David Bourget (Western Ontario)
David Chalmers (ANU, NYU)
Rafael De Clercq
Jack Alan Reynolds
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Pacific Philosophical Quarterly 81 (3):325-349 (2000)
According to Jerry Fodor’s atomistic theory of content, subjects’ dispositions to token mentalese terms in counterfactual circumstances fix the contents of those terms. I argue that the pattern of counterfactual tokenings alone does not satisfactorily fix content; if Fodor’s appeal to patterns of counterfactual tokenings has any chance of assigning correct extensions, Fodor must take into account the contents of subjects’ various mental states at the times of those tokenings. However, to do so, Fodor must abandon his semantic atomism. And while Fodor has recently qualified his atomism, the cognitively holistic nature of dispositions continues to undermine his view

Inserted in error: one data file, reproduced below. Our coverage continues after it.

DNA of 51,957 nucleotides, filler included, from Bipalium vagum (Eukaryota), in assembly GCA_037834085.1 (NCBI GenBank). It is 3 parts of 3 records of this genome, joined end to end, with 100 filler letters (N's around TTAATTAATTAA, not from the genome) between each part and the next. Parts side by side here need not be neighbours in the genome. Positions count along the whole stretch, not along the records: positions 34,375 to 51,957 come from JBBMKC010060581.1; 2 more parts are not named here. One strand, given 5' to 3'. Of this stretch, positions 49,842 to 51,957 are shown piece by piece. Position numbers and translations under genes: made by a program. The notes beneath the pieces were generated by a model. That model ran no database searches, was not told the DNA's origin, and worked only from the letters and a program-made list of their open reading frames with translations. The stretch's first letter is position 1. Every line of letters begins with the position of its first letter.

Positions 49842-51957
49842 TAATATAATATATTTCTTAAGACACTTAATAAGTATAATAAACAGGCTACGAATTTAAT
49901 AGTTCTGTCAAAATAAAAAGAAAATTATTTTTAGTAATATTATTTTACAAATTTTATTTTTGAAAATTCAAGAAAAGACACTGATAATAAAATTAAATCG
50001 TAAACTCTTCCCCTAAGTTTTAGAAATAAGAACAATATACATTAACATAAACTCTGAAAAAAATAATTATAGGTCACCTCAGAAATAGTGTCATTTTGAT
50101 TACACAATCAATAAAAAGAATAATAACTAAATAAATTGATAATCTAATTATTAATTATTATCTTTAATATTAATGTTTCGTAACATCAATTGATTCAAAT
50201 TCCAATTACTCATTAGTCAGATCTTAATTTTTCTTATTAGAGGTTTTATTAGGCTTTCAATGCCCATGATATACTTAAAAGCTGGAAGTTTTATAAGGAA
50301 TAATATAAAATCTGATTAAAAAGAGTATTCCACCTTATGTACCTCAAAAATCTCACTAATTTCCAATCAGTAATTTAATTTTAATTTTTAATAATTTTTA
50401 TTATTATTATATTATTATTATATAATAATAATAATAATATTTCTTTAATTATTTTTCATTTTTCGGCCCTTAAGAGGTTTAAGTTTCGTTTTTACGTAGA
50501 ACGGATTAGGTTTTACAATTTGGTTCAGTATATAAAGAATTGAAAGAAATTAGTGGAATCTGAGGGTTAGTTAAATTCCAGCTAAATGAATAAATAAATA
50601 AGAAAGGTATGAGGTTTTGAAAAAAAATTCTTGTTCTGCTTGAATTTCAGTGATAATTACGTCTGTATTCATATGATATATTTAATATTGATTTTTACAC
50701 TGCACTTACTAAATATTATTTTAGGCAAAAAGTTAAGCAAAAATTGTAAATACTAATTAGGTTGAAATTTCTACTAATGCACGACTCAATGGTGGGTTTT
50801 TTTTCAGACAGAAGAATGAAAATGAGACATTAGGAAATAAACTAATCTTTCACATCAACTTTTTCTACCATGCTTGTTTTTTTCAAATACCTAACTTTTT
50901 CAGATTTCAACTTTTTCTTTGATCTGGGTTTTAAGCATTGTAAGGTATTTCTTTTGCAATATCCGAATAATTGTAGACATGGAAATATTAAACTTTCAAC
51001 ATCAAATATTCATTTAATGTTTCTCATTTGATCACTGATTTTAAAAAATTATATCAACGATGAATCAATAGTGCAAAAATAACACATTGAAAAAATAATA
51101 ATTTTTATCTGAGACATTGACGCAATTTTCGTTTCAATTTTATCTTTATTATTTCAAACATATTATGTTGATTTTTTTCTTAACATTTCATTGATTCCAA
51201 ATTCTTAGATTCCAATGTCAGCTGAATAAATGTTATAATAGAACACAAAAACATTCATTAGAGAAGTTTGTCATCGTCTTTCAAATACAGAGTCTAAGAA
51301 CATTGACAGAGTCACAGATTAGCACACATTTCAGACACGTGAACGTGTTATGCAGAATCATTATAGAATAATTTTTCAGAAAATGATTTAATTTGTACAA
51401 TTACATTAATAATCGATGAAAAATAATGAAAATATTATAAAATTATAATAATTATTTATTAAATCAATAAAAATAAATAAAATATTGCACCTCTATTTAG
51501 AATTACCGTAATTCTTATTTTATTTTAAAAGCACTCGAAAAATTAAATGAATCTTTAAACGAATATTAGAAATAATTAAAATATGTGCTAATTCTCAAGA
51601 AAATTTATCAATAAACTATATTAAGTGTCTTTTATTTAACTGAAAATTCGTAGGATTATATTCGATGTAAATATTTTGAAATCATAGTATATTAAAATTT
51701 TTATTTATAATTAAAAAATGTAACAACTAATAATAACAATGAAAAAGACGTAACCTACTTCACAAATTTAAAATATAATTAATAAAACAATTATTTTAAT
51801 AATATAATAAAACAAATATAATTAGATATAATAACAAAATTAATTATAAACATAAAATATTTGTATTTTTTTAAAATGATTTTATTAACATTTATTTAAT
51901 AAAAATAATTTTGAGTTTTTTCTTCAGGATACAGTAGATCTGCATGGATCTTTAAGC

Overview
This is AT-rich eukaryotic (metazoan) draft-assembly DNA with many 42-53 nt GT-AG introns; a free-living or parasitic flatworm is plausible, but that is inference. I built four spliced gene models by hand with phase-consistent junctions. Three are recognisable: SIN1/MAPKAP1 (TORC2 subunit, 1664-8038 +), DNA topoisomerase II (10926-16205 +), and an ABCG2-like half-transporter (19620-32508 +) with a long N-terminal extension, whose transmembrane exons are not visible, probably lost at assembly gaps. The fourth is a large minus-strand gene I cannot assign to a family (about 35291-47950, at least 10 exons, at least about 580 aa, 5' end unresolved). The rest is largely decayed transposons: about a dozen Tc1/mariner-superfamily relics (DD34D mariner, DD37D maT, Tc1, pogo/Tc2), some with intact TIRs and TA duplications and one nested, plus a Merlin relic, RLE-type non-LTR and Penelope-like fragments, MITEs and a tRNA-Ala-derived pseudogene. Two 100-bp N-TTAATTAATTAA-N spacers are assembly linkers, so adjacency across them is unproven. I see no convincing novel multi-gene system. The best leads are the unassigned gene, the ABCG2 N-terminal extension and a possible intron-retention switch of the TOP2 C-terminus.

|Keywords||Atomism Content Disposition Epistemology Semantics Fodor, J|
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